SharePoint 2010 Upgrade Fundamentals

SharePoint
This entry is part 3 of 4 in the series SPC09

I attended a session on SharePoint 2010 Upgrade Fundamentals given by Sean Livingston (Program Manager, Microsoft). Sean talked about the feedback the group received an said that they implemented some things from customer feedback and internal testing.

The upgrade methods that will be supported are “in-place,” “Single-click install, (which is a SQL migration)” and database attach. You’ll need at least MOSS 2007 SP2 (or WSS v3 SP2). There’s no support for direct upgrade from SPS 2003, no side by side installation or gradual upgrades.

What if you’re still using SPS 2003? Upgrade now, or when you do upgrade to 2010 you’ll have to upgrade to 2007 first.

Tools

Upgrade preparation tools from WSS v3/MOSS 2007 SP2 include the pre-upgrade checker, stsadm –o EnumAllWebs and SPDiag version 2. For customizations, we’ll have stsadm –o ExportIPFSAdminObjects. For MOSS 2010, there’s a new SPDiag 2010 tool that is being developed. These tools will give insight into the Farm, content database and customizations.

Pre-Upgrade Checker

The pre-upgrade checker is an STSADM command option (stsadm –o preupgradecheck). Some features of Pre-Upgrade checker include reports for farm information, current or potential issues. The checker makes no changes to the environment and you don’t have to run it, but it’s definitely recommended to run it. The October Cumulative Update improves the checker.

By default it runs on the entire farm, however you can use the –localonly switch to limit it to the local server.

What does it look for? Farm Servers, databases, AAM configurations, site definitions, features, web parts, installed language packs and CAML views/content types are all reported on. It also identifies issues with data orphans, modified content databases, missing site definition or missing features.

What do you get? A report in HTML format with links to KB articles and a lot of detailed information. The report will also identify any upgrade “blocking” issues and highlight them for you.

PowerShell cmdlets

For various upgrade routines, Microsoft has supplied some neat cmdlets. The most common will be the “Upgrade-SPContentDatabase” to do a B2B (build to build) or V2V (version to version) upgrade. This command will resume upgrades but it’s NOT used when connecting database content initially.

There are several more, including Upgrade-SPEnterpriseSearchServiceAppliction and Upgrade-SPSingleSignOnDatabase for specific scenarios.

Feature Upgrades

Feature Upgrades is an optional capability that can perform B2B and/or V2V upgrades. It includes upgrade activities such as ApplyElementManifests, AddContentTypeField, and MapFile. There’s a capability to upgrade custom code as well but Sean warns that this shouldn’t be done if it’s not really necessary.

Visual Upgrade

Visual Upgrade allows you to stay on MOSS 2007 user interface or move to the new interface. MOSS 2010 ships with all the existing Master pages and CSS from MOSS 2007. The farm administrator or site collection administrator can control the upgrade. You can get a preview of the site using the Site Actions menu and checking the site settings (site title & description). The option to upgrade to the new UI will be the last field.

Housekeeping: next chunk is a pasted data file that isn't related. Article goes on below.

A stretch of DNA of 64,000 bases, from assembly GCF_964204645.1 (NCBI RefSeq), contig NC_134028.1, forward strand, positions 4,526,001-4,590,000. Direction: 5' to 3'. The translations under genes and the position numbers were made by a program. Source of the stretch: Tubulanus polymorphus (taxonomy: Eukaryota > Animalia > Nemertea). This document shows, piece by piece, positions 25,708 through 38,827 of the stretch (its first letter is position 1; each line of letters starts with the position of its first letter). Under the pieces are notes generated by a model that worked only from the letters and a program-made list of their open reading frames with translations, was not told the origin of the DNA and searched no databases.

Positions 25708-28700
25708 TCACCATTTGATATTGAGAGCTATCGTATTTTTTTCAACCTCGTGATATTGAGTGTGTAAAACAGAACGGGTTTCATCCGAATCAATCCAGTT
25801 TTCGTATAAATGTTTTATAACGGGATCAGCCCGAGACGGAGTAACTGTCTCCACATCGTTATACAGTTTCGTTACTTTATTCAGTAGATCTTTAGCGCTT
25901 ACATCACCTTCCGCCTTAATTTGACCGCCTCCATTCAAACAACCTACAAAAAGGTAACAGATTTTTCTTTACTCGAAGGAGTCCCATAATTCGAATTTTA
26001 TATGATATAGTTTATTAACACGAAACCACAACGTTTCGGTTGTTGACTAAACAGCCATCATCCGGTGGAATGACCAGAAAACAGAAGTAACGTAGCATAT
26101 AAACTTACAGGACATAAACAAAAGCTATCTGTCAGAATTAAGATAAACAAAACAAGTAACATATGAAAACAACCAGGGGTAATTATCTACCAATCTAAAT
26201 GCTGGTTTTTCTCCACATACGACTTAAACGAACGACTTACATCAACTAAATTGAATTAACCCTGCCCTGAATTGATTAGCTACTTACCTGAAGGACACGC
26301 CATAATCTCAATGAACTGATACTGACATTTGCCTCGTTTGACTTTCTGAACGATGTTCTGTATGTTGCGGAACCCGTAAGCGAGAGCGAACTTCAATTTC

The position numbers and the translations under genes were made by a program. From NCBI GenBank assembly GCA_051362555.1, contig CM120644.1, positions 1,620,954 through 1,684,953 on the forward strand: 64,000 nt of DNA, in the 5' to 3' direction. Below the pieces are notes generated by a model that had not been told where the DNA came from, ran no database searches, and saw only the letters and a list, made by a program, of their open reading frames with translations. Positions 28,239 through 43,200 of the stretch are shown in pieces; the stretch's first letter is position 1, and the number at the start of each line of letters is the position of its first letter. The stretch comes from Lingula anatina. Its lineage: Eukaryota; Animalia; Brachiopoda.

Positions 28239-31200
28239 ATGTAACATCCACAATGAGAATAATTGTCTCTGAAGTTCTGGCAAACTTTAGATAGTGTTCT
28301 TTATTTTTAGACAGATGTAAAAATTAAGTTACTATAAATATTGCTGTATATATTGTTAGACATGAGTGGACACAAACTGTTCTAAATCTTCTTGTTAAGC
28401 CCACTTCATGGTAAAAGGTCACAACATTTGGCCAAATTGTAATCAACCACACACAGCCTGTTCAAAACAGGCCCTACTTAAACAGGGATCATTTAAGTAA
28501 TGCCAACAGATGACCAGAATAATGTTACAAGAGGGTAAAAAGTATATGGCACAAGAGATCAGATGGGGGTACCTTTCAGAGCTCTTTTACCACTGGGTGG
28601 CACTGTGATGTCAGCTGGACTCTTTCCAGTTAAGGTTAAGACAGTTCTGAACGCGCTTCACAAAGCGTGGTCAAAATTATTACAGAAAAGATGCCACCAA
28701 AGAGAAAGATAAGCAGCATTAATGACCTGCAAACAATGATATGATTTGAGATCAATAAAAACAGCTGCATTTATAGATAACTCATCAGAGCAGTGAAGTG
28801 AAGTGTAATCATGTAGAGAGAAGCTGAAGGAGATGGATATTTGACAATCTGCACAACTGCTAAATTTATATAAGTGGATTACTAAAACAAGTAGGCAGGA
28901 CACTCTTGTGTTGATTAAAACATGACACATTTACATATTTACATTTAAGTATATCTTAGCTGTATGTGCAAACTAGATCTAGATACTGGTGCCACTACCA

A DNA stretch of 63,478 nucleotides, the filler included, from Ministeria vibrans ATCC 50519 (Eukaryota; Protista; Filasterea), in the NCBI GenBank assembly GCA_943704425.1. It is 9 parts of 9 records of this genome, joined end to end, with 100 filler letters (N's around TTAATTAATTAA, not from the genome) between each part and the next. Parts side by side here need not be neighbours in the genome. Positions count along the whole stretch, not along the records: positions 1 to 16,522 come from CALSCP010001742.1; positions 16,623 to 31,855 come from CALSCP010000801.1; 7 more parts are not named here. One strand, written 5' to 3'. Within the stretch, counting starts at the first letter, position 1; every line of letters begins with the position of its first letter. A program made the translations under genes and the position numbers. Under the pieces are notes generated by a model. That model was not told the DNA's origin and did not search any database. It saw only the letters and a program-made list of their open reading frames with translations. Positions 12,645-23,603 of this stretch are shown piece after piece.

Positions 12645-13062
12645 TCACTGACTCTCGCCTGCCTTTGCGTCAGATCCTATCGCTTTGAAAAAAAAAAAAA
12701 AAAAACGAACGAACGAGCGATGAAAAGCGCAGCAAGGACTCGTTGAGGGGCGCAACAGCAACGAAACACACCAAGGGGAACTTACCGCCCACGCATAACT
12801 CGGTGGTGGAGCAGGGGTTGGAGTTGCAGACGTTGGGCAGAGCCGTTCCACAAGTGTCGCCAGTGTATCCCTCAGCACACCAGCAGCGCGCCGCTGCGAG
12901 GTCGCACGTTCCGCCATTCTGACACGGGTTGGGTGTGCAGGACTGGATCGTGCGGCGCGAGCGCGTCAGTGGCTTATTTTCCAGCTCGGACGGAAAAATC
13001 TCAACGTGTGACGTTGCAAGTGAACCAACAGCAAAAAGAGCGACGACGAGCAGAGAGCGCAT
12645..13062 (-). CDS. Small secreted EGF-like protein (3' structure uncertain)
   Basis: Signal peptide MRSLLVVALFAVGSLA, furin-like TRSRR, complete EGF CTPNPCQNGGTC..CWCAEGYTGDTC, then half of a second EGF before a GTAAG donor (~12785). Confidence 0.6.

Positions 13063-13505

Some items are not MOSS 2007 UI compatible. These are My Site host, Project Web Access site collection and Report Server web parts.

Patch Management

Patch Management gets a re-haul in MOSS 2010. Administrators will gain insight via a patch management UI or by using PowerShell cmdlets. Rules can be setup to show patch status and there’s built-in backwards compatibility. Although not intended for long durations, you can defer upgrades and binaries can be patched ahead of databases.

Downtime Mitigation

In SharePoint 2010, you’ll be able to have multiple upgrade sessions and use content database attach with AAM redirection. This adds to features that were included in MOSS 2007, such as the parallel upgrade of farms and read-only databases.

Upgrade Logging

Logging has changed in SharePoint 2010. There’s now only one upgrade log per session and only logs errors. This will greatly reduce the size of log files. The upgrade log schema has been fixed as well.

For reporting, the upgrade status page has been improved and includes an upgrade status history and command line progress bar.

SSP Upgrade

SharePoint 2010 replaces the SSP concept and instead uses “service applications.” So, each SSP upgrades into the following service applications:

  • Search Service application
  • User Profiles Service application
  • Excel Service application
  • App Registry (for backwards compatibility)
  • Managed Metadata Service application
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5 comments… add one
  • Sue Massey Oct 20, 2009

    Great Blog post. I am going to bookmark and read more often. I love the Blog template … if you need any assistance customizing it let me know!

  • 562networks Oct 24, 2009

    Interesing about the upgrade. Curious to work with Exchange 2010, win 7, Server 2008 R2, and Sharepoint 2010 all with new features. Funny feature I found out in R2 is they renamed Terminal Services to RDS and have a great feature called Direct Access.

  • 562networks Oct 24, 2009

    Interesing about the upgrade. Curious to work with Exchange 2010, win 7, Server 2008 R2, and Sharepoint 2010 all with new features. Funny feature I found out in R2 is they renamed Terminal Services to RDS and have a great feature called Direct Access.

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